lnterview: ‘Croma stores see 50% repeat customers on average’, says Avijit Mitra, CEO Croma

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New Delhi | Updated: Nov 09, 2018 1:11 PM

Tata Group’s consumer electronics retail chain Croma is in expansion mode.

chrome, tata groupPhoto: Amit Chakravarty

Tata Group’s consumer electronics retail chain Croma is in expansion mode. Apart from entering new markets, it has launched premium format stores for tech-savvy customers. Croma’s Avijit Mitra talks to Anirban Roy Choudhury about the different buying patterns of customers, the intense competition from offline and online retailers, and more. Edited excerpts:

When expanding Croma’s presence, how are store locations decided upon?

We have identified a set of cities. In India, the top 30 cities actually account for almost 50% of the Rs 2,000 crore consumer durables and IT (CDIT) business. If you take the top 100 cities, they account for around 65% of the total business. Then there are the next 300 cities that take care of the remaining 30-35%. Our key strategy is to open a warehouse and then set up a cluster of stores around it; because then our fixed costs (warehouse cost, advertising cost) get defrayed. Take advertising for example: if I advertise in Mumbai, 30 stores benefit, whereas if I advertise each store one by one, it becomes an expensive proposition.

What is more important: retaining customers or acquiring new ones?

In our mature stores, 70% are repeat customers, whereas the overall chain average would be around 50%. At the same time, we need to go into new catchments in the same cities or go to cities in newer geographies where we would get new customers.

Earlier, when our main category used to be computers — that were bought once in four years — customers would revisit once in 18 months. Now we have a range of smartphones on offer; and people buy smartphones once every six months for someone in the family.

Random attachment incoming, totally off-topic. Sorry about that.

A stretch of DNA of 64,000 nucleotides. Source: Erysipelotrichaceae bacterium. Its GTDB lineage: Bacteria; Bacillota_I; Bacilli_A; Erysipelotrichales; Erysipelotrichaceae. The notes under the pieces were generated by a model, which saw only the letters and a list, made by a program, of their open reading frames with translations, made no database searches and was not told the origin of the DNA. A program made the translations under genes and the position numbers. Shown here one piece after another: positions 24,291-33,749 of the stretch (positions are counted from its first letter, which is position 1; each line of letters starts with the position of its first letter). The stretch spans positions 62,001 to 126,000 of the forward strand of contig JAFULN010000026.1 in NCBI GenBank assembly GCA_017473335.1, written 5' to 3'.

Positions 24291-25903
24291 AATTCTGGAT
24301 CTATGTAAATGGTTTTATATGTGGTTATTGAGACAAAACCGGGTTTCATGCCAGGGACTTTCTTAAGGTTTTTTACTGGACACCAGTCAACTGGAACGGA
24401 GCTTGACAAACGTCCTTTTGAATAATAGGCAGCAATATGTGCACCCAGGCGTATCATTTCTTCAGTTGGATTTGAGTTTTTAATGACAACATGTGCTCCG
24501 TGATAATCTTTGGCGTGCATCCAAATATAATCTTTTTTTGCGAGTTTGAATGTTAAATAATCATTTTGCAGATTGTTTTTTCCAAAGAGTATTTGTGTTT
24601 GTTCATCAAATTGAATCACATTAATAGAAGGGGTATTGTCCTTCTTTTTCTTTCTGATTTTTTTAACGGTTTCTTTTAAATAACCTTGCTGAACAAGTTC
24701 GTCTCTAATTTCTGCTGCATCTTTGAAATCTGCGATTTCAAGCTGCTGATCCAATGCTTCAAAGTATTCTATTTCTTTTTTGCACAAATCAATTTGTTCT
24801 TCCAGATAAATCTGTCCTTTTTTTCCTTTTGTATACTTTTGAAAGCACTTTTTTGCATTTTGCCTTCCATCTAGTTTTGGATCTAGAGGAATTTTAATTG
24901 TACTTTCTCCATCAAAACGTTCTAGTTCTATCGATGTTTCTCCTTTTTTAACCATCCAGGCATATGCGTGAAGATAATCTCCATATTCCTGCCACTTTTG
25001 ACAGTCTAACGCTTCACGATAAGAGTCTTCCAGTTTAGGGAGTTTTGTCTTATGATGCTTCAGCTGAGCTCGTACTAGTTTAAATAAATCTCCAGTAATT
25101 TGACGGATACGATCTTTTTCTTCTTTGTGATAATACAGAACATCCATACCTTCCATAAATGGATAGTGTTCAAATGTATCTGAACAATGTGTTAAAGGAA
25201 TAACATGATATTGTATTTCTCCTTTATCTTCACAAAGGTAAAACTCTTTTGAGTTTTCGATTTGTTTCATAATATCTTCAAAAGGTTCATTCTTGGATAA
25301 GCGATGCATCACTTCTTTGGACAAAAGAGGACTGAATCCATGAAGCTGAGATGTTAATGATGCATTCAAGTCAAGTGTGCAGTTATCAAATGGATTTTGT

What’s the TG for the Gadgets of Desire stores? Were they launched to compete with local stores?

Based on our research we found that most customers are aware of Croma; but they do not visit the store because it may be too far. So, if they are buying a television once every four years, it is likely that they will visit Croma. But, in the case of a smartphone, it less likely that they would travel so far. That is why we decided that we need to go closer to the customers. Moreover, online shopping has brought the store to the customer’s palm. Gadgets of Desire stores are typically for personal gadgets. We will also have a kiosk installed in the smaller stores which would make the entire Croma range virtually available to the customer.

What’s your competitive advantage over other retail giants that are operating offline?

Our fundamental advantage is the lifetime service we offer. Our relationship with the customer starts from the day of purchase and continues through the lifespan of the product and then through our e-waste disposal programme.

E-commerce players use precise data to target customers. What mechanisms do you use?

We too have a massive database — around nine million customers at this stage. We know exactly how customers behaved in the last six-seven years, in terms of what they have purchased and so on. What we do not want to do is disturb them, because this category is such that unless you are in the zone, you would not purchase a product. Our constant endeavour is to understand what it is that the customer wants and we do that in different ways. One of them is asking them directly. A customer can go to croma.com and place a wish: we give an offer on the product instead of bombarding them with irrelevant messages.

How is an online customer’s psyche different from the physical store customer?

Our experience is that if it is a higher ticket item, the customer would certainly want to see it somewhere, either at a friend’s place or in a store, before spending their hard-earned money. Where the customer buys from is a function of price and in-store demonstration. That is why, while pricing a product, we analyse all competitors, including online, to reach a fair price which may not necessarily be the cheapest.

How much do products from your private labels contribute to the business?

Private labels contribute around 6%. The effort is to give customers a premium product at a good price; therefore, we play only in categories where the technology is well tested and is likely to last, such as home appliances. So, in ACs, our private label contributes 20-30%; and in the mixer grinder, microwave and vacuum cleaner categories, it goes up to 40%.

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